Two buildings had been erected on Allegheny’s leased property in 1948. The “scale house” contained the equipment used in weighing loaded trucks as they left the plant, and the “power house” enclosed a diesel generator, the plant’s sole source of power. Allegheny’s experts, using the depreciated reproduction cost method once again, estimated their combined worth at $15,175. In giving little weight to this figure, the trial court could properly consider, in addition to the inherent limitations of this approach, the fact that the entire plant — equipment, buildings, and existing stockpiles — had been acquired from Allegheny’s predecessor at a 1954 public foreclosure sale for only $20,000. Cf. 306 F.2d at 448. The government’s expert appraiser testified that the buildings were worth no more than $1500 on the prevailing real estate market. Although this may have rested heavily on the relatively short five-year period remaining in Allegheny’s lease,[4] cf. United States v. Certain Property, etc. (193 Realty Corp.), 388 F.2d 596 (2d Cir. 1968) (en banc), the court’s award of $3000 was substantially higher than the government’s expert calculated. We cannot say that Judge Henderson’s award was clearly erroneous.

3. Value of Lease
The testimony of several witnesses established that the site could not be competitively exploited without a substantial new investment in a modern plant. There was testimony also that investment to make the plant competitive — estimated by one witness to be $250,000 — would be totally unattractive to anyone on the basis of a short term five-year lease. That Allegheny managed to turn a small profit using its old and inefficient equipment is hardly conclusive proof to the contrary; indeed, the evidence credited by Judge Henderson indicated that a rational buyer of the plant would have sold the existing equipment on a piecemeal basis rather than continue using it. The trial court thus appropriately found that the remaining five year term of Allegheny’s lease, despite its favorable rent of 5 cents per ton sold, had no market value.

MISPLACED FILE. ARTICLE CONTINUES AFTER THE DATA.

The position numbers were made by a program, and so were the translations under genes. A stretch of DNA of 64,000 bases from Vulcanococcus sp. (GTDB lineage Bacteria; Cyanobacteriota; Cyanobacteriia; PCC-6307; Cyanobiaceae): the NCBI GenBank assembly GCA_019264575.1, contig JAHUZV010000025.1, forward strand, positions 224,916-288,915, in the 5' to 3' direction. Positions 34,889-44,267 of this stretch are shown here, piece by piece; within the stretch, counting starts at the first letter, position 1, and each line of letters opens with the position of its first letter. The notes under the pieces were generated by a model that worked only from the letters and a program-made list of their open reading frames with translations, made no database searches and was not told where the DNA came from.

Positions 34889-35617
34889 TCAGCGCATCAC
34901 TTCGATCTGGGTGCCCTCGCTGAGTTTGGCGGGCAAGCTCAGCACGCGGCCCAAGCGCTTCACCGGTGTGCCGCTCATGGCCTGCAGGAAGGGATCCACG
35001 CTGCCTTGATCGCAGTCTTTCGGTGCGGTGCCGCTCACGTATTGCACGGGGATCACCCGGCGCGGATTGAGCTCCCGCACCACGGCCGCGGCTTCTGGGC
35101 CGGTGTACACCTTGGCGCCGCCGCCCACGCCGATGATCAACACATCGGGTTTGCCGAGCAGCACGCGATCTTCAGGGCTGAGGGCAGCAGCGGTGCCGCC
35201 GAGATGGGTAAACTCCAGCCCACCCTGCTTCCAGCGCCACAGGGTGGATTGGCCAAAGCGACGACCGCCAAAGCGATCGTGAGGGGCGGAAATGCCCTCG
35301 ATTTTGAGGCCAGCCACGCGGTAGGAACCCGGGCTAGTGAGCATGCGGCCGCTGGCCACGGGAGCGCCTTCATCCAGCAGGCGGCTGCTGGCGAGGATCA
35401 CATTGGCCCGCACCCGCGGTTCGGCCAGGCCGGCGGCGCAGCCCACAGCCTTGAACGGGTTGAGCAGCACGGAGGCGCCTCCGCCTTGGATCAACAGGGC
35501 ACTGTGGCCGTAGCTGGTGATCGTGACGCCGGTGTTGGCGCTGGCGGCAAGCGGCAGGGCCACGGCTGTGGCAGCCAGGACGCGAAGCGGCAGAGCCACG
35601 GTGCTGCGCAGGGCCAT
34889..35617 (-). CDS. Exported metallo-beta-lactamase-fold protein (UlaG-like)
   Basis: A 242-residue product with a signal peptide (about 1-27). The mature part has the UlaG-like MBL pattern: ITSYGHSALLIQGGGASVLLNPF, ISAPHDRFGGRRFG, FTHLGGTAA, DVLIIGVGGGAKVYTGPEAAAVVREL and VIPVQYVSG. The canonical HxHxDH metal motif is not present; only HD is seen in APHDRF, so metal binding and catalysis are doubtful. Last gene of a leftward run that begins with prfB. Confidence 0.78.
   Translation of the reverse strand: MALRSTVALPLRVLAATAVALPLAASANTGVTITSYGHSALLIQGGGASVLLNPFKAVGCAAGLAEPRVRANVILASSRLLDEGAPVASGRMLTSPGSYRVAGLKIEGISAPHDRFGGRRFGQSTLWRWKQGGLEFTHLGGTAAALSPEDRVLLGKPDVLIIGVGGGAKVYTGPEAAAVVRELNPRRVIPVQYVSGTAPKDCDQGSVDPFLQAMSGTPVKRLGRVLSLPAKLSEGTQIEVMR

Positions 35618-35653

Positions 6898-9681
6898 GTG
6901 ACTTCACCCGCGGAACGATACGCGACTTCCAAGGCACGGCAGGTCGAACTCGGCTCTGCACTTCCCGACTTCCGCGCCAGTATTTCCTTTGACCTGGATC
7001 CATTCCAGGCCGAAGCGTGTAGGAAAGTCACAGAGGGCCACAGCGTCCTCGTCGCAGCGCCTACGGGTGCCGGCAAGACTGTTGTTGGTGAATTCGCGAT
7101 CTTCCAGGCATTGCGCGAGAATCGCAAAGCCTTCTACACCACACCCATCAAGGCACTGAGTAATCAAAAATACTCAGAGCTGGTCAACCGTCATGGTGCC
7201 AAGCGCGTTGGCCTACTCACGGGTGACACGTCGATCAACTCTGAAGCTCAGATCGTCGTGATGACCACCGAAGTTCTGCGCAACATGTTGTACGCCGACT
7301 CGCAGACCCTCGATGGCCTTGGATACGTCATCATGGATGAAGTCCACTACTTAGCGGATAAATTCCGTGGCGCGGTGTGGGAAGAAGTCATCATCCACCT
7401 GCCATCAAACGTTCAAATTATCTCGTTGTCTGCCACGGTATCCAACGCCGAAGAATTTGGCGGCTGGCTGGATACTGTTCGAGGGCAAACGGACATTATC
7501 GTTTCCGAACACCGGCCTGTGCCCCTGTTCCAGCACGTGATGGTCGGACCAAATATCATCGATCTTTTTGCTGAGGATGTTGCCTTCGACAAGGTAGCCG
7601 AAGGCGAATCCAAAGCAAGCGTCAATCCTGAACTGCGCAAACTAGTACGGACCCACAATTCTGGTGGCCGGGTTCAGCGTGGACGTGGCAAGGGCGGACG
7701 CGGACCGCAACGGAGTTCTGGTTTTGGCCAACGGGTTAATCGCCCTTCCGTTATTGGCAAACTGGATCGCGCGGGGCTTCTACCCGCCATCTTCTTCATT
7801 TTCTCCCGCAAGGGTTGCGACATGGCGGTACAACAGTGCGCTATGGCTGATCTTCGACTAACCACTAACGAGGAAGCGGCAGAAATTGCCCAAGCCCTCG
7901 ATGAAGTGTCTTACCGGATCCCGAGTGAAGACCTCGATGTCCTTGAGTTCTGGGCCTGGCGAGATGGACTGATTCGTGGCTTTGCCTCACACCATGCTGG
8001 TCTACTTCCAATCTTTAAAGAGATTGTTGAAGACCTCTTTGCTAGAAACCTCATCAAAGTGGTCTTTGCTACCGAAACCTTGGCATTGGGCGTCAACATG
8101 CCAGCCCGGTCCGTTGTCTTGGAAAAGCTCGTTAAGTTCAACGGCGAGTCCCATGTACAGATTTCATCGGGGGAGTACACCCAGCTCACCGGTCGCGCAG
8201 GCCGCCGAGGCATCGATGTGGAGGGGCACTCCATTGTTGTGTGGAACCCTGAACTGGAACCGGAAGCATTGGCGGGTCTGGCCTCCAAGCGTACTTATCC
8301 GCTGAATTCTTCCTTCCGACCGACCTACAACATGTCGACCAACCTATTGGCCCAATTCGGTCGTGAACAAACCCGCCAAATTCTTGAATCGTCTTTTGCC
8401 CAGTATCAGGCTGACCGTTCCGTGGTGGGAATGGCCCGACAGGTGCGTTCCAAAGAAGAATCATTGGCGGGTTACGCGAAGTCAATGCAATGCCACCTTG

Seneca’s lease with Allegheny also granted an option to open two additional gravel pits on the Reservation on the same terms. Assuming arguendo that Allegheny could have exercised the option unilaterally, there was no evidence to indicate the economic feasibility of doing so and thus it remained sheer speculation. The court’s conclusion that these rights had no market value was therefore entirely justified.

4. Value of Stockpiles of Processed Sand and Gravel
Allegheny ceased production in mid-1964 and continued selling its existing inventory of sand and gravel until April 1, 1967, when the backwaters of the Kinzua Dam flooded the area of the

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stockpiles. Because the high cost of relocating these bulk items made their removal to higher ground impractical, most of these “compulsory” sales, Allegheny argues, were made at artificially depressed prices. Despite all, some 21,000 tons of sand and gravel, said to be worth $25,000, remained and were submerged by the Allegheny River Reservoir.